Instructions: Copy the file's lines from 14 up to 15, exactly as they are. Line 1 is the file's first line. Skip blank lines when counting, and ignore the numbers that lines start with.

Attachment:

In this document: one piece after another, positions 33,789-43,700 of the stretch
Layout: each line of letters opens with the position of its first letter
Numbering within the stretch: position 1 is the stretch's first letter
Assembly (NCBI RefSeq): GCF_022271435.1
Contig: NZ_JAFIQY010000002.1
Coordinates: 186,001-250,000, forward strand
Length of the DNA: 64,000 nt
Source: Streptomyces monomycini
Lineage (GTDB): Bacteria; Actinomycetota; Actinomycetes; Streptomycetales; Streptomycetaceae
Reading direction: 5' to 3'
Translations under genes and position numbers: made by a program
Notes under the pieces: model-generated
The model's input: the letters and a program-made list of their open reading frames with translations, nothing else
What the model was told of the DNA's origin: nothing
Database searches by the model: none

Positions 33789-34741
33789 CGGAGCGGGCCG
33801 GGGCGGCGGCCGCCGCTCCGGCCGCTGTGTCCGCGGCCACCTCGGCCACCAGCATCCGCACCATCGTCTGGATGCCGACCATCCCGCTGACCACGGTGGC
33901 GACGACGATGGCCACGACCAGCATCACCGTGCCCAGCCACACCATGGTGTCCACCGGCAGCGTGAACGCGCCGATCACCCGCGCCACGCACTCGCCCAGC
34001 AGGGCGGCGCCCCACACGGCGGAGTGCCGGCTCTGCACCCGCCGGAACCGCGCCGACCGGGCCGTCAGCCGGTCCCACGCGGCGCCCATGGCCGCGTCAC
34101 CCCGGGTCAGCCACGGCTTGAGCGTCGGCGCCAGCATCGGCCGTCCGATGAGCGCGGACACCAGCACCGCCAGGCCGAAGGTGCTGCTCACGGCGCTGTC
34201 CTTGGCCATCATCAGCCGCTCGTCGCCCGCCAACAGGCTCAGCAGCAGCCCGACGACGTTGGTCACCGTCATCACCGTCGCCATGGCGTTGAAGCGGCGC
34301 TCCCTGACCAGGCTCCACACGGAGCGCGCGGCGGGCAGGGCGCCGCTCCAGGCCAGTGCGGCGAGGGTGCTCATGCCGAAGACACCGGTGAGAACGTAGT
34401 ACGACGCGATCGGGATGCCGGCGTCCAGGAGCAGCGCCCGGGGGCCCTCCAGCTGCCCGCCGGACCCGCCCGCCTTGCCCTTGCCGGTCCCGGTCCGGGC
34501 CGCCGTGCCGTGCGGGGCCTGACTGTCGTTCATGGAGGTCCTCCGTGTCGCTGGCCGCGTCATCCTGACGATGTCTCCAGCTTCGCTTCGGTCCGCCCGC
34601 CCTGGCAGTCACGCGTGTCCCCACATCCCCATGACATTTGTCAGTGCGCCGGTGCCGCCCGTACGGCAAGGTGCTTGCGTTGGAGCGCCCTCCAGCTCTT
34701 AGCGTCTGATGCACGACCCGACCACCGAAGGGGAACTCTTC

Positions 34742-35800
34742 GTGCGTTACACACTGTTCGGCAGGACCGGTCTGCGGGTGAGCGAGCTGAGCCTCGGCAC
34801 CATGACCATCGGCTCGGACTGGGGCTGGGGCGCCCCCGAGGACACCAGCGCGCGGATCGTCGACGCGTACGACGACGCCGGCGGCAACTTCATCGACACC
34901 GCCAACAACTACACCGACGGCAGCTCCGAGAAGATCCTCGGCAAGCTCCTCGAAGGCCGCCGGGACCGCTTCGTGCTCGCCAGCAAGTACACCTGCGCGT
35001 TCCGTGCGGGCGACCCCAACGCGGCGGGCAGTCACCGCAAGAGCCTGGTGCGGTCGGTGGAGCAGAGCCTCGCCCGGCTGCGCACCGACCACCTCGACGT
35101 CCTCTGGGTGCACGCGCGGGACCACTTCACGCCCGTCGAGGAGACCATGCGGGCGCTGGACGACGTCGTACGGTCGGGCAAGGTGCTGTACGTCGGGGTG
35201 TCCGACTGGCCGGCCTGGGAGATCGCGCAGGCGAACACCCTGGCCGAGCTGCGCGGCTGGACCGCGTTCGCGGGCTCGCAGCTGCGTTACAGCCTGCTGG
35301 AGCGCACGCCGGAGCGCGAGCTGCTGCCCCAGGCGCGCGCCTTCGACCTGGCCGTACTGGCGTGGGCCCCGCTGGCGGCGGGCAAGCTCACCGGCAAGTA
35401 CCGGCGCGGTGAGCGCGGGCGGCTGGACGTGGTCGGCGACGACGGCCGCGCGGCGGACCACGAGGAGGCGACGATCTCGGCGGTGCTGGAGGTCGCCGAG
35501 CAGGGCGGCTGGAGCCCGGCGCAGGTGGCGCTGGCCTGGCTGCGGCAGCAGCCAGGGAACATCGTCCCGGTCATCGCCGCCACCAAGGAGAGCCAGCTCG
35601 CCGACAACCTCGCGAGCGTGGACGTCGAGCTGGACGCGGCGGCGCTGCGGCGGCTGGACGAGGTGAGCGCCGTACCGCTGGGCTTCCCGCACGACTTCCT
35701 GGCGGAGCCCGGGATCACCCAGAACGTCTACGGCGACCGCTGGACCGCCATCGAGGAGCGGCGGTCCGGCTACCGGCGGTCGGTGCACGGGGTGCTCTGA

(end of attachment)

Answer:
What the model was told of the DNA's origin: nothing
Database searches by the model: none